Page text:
The second letter we'll look at was credited to "R. Howard, Easton, MA" and published by the New England Farmer on June 20, 1827. Titled, "Wanton Destruction of Birds," it detailed some of the specific practices of Election Day bird shoots.
Mr. Fessenden--At the 370th page of the current volume of the N.E. Farmer, I find the following statement, and question:--"We have observed several orchards in this vicinity, within a few days, which are almost entirely stripped of their green leaves, by the caterpillar or canker worm. Is there no bird to help man to get rid of these creatures?"
The question as stated seems to elicit inquiry and I rejoice in the opportunity to bring a subject before the public of so much importance to the interest and happiness of man.
Howard didn't really plan to directly answer the question (W.D. Peck had, of course, some decades previously) but would use it as an opportunity to tell a "don't shoot the birds" story of his own. That small birds were insectivorous was obvious and needed no elaboration:
The fact being so apparent, that the birds (no one particular species only, but every species of the smaller birds) will greatly assist man in the destruction of insects, that I shall consider the question as answered in the affirmative, without argument; and shall principally confine my remarks at this time to the treatment which these little friends of man have heretofore, and still do receive, in return for the valuable services which they render us.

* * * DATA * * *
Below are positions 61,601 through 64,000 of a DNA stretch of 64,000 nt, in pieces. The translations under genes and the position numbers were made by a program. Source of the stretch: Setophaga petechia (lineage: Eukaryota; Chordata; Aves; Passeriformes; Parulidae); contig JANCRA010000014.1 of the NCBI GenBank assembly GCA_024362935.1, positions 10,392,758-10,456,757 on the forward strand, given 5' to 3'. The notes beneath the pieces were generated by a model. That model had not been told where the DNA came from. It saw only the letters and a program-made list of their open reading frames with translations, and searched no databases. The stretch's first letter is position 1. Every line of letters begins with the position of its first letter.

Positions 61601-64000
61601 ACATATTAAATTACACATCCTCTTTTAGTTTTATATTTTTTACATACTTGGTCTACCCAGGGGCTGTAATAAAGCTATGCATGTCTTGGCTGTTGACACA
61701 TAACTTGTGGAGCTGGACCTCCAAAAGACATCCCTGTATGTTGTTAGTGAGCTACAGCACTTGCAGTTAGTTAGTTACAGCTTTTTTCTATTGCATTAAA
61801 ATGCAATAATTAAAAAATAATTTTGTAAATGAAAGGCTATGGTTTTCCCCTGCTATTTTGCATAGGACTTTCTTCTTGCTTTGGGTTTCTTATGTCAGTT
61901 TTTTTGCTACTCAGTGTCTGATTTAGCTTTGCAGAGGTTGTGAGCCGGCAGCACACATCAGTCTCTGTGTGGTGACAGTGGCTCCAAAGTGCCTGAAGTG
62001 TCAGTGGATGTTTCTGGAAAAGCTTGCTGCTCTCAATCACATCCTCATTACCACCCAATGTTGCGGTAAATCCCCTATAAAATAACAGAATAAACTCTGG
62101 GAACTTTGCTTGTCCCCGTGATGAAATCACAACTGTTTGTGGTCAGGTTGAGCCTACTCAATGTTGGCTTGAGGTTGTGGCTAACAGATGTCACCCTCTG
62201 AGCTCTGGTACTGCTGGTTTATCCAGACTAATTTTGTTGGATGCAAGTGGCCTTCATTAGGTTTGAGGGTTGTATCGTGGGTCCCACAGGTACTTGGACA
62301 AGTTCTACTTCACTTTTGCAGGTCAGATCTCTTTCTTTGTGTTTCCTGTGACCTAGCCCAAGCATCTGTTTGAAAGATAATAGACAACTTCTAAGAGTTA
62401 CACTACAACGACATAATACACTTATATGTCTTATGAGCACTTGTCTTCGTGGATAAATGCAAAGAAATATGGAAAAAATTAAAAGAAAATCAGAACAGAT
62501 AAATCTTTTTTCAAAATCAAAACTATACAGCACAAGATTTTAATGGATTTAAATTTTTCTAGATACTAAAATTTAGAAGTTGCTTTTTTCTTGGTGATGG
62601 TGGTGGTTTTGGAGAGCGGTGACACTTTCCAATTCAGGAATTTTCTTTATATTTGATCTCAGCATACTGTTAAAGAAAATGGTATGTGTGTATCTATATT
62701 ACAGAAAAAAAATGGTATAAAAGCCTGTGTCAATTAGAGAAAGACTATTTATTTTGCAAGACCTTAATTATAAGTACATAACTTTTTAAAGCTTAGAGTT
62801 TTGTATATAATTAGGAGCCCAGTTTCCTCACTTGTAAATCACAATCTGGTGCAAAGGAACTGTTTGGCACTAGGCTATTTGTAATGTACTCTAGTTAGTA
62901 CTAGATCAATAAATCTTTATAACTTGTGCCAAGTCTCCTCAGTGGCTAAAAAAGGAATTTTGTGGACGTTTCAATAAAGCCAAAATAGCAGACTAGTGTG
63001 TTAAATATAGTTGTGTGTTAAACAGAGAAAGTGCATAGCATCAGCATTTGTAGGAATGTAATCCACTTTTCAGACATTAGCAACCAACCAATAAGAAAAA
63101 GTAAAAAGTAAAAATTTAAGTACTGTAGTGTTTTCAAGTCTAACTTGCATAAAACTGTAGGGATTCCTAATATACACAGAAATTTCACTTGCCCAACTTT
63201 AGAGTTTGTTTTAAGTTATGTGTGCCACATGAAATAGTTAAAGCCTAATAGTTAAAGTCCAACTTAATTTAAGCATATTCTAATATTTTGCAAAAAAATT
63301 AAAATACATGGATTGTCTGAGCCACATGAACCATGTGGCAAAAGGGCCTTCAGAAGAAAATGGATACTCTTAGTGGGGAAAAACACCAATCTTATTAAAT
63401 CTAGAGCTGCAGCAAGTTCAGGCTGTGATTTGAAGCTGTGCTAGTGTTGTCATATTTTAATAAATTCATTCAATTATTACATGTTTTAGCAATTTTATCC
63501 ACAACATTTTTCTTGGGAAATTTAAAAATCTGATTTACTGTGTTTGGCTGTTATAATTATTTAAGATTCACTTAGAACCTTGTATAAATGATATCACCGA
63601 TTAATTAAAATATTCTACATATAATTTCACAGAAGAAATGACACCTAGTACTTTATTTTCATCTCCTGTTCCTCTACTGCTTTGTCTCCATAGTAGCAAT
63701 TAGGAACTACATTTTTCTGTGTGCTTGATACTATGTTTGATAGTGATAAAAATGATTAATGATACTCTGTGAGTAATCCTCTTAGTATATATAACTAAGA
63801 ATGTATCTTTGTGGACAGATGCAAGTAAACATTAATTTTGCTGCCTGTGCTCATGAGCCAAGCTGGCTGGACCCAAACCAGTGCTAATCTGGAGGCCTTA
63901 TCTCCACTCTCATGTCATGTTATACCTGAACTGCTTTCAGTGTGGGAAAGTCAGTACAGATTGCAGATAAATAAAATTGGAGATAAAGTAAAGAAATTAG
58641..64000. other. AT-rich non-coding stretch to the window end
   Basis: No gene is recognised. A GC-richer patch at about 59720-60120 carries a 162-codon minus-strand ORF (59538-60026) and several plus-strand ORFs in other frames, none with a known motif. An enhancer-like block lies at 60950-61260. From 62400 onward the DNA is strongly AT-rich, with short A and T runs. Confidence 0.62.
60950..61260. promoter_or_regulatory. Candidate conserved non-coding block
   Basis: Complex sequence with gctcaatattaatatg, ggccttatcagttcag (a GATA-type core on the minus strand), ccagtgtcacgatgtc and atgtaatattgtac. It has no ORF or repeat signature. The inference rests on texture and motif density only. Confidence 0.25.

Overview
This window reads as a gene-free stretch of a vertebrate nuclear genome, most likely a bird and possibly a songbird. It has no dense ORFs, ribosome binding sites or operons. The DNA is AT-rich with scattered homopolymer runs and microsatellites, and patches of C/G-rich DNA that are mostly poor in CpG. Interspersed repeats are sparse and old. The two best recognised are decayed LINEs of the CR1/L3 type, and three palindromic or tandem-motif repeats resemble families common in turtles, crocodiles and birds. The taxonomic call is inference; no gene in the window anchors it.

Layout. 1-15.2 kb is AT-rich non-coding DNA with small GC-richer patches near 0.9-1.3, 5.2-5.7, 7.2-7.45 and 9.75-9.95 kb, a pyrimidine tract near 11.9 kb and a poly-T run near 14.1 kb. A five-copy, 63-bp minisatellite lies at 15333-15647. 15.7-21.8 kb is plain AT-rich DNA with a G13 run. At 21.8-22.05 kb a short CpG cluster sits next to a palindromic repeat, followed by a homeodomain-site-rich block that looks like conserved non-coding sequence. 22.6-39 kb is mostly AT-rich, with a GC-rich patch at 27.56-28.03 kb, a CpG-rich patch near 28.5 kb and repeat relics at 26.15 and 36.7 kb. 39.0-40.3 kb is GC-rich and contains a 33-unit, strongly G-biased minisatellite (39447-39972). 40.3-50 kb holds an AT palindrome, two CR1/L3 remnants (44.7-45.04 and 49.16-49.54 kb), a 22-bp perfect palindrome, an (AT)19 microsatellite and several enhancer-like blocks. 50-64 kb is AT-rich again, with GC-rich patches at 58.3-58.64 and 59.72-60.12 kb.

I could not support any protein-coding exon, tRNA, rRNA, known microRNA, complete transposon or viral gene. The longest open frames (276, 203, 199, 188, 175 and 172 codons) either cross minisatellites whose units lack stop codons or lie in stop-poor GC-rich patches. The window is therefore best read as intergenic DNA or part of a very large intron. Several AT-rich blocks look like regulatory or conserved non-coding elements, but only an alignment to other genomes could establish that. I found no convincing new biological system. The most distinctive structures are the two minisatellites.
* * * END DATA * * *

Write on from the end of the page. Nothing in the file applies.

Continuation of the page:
The present is a period that affords strong indication of general inquiry, and a more refined taste for acquiring moral and intellectual improvement and the consequent enjoyments that are the result of a well cultivated mind; and as our true happiness is inseparably connected with our true interest, it becomes proper for us to duly consider those subjects which are calculated to promote and secure so desireable a boon.
Despite the obvious benefits shown to reason of the "little friends of man," some humans continued to operate against their "true interests":
It has been truly painful, to a humane and reflecting person, to witness the wanton and indiscriminate destruction that has been made of the birds in many parts of this country, for more than fifty years past; and I am sorry to state that the practice still prevails of setting apart one day in each year (usually the latter part of May) for the express purpose of slaughtering as many birds as possible. This deliberate and exterminating warfare is conducted as systematically as the nature of the service will admit.